Geek Software of the Week for Linux: Guake – Drop-Down Terminal

Guake is a drop-down terminal (hit F12, and “BAM!” there it is!) for Linux! It is designed to look and act like the messaging widget in the game “Quake” thus the odd spelling on the name. It is pretty cool, and very handy!

Guake – Drop-Down Terminal

“Guake is a dropdown terminal made for the GNOME desktop environment. Its style of window is based on an fps games, and one of its goals is be easy to reach.

Guake is written mostly in python and has a little piece in C (global hotkeys stuff). The code is placed in the src directory. Files and images are in the data directory. Translation stuff is in the po directory.

Features? Bugs? Information? Visit:

Red Hat is Moving From a Client-Server Company to a Cloud Computing Company

This is VERY interesting, they are betting the farm on Cloud Computing!

Red Hat CEO announces a shift from client-server to cloud computing

ZDNet – By: Steven J. Vaughan-Nichols – “Red Hat is in the midst of changing its image from a top Linux company to the future king of cloud computing. CEO Jim Whitehurst told me in 2011 that the Platform-as-a-Service (PaaS) cloud would be Red Hat’s future. Today in a blog posting, Whitehurst underlined this shift from Linux to OpenStack.

Whitehurst wrote:

Right now, we’re in the midst of a major shift from client-server to cloud-mobile. It’s a once-every-twenty-years kind of change. As history has shown us, in the early days of those changes, winners emerge that set the standards for that era – think Wintel in the client-server arena. We’re staring at a huge opportunity – the chance to become the leader in enterprise cloud, much like we are the leader in enterprise open source. The competition is fierce, and companies will have several choices for their cloud needs. But the prize is the chance to establish open source as the default choice of this next era, and to position Red Hat as the provider of choice for enterprises’ entire cloud infrastructure.

In case you haven’t gotten the point yet, Whitehurst states, ‘We want to be the undisputed leader in enterprise cloud.’ In Red Hat’s future, Linux will be the means to a cloud, not an end unto itself.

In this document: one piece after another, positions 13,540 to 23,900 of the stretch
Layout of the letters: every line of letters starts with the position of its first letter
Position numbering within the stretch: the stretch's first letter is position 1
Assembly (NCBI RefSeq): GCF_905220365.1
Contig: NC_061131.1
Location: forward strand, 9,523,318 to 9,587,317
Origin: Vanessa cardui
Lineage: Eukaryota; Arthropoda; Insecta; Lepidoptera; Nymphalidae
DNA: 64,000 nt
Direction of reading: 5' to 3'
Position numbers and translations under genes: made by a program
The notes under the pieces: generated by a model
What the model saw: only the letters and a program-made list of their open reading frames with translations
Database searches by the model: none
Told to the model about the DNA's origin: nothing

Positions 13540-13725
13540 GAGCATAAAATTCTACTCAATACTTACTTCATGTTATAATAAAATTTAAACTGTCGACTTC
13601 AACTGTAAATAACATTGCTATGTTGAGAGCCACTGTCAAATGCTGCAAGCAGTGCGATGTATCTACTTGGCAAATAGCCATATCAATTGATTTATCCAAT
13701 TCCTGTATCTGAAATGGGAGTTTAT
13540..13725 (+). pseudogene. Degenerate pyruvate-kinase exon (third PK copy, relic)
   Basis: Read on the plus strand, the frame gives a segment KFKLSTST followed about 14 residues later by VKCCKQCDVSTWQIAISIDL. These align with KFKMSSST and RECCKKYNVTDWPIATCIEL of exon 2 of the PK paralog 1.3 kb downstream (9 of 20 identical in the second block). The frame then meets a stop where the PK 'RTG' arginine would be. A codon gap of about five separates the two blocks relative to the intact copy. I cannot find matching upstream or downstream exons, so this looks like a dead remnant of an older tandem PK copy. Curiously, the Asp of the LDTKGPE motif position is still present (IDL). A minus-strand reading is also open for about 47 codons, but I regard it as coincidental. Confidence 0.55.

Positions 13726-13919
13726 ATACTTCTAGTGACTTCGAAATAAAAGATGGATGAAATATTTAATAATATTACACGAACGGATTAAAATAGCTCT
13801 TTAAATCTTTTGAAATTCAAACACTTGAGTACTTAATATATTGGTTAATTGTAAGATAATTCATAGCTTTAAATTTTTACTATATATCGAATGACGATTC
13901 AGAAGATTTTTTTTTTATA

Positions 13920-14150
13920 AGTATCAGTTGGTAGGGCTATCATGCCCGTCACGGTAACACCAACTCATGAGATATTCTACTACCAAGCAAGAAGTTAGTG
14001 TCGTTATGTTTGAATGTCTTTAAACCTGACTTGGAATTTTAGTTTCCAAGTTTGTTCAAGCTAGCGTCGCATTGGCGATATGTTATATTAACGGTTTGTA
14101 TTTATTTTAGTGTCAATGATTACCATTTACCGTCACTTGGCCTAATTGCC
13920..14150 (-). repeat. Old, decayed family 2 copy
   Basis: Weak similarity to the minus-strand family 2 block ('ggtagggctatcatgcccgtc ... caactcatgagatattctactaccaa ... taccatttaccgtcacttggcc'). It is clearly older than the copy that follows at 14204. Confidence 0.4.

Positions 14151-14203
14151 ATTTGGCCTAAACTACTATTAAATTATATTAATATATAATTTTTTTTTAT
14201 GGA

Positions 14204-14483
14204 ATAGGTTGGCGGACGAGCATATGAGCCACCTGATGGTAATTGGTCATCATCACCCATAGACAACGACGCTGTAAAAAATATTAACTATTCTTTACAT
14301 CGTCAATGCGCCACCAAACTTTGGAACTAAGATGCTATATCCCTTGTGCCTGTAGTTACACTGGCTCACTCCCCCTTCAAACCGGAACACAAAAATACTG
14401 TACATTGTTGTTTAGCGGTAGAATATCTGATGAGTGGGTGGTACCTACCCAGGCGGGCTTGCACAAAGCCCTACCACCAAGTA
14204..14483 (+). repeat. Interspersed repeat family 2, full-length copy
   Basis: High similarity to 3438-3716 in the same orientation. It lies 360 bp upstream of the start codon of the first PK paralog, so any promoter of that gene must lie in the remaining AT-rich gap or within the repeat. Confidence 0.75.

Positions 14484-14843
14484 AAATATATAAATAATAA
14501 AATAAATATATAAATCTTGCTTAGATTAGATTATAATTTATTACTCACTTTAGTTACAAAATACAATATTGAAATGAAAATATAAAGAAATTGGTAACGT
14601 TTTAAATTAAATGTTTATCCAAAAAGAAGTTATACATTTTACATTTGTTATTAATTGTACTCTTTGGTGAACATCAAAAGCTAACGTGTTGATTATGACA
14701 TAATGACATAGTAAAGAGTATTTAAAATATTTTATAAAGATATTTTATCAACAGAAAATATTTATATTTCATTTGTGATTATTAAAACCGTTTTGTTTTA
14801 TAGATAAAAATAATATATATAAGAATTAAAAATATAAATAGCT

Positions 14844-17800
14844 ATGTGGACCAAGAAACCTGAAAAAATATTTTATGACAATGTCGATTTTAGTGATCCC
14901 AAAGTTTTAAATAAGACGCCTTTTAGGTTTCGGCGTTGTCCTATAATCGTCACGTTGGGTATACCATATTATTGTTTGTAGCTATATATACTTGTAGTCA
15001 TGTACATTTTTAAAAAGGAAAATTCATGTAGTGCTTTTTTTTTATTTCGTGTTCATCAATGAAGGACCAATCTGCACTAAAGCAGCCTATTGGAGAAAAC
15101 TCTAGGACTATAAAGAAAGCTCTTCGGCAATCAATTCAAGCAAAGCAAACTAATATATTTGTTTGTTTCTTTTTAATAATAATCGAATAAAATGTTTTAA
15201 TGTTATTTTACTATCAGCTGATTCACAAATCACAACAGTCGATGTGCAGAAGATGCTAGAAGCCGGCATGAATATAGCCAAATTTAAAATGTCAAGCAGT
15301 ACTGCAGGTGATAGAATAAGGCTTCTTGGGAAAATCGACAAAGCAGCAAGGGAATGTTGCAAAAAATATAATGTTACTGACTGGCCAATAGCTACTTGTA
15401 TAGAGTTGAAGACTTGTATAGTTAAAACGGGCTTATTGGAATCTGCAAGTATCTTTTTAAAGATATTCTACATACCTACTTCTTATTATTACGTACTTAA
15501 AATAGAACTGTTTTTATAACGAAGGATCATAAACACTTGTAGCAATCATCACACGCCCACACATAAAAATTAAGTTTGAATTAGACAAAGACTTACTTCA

He’s not the only Linux leader who sees it that way. Mark Shuttleworth, Canonical and Ubuntu’s founder, agrees. If you read Shuttleworth’s blog, you’ll see he focuses far more on Ubuntu’s inroads into the cloud than, say, Ubuntu on the smartphone or tablet.

They both have excellent reasons for seeing it this way. With the exception of Microsoft Azure, all other cloud platforms rely on Linux and open source software. Amazon’s cloud services, for example, run on top of Red Hat Enterprise Linux.

So neither Linux leader is walking too far away from Linux. Shuttleworth, for example, is quite proud that Ubuntu is the leading Linux OS on OpenStack. Whitehurst was quick to note that ‘Red Hat Enterprise Linux is easily the best operating platform in the world, counting more than 90 percent of the Fortune 500 as customers.’

Linux leaders see a future where IT is based on Linux and the open source cloud. And if Whitehurst has his way, it will be a Red Hat-dominated future.”

A New Mac OS X Botnet Has Been Discovered

This is a nasty botnet exploit, and a real indication that EVEN A MAC needs anti-virus. I use Kaspersky AV on my Macbook Pro. Dr. Web is another excellent anti-virus, this is from their web site!

New Mac OS X botnet discovered

Dr. Web Anti-Virus Web Site – to Mac OS X. One of them turned out to be a complex multi-purpose backdoor that entered the virus database as Mac.BackDoor.iWorm. Criminals can issue commands that get this program to carry out a wide range of instructions on the infected machines. A statistical analysis indicates that there are more than 17,000 unique IP addresses associated with infected Macs.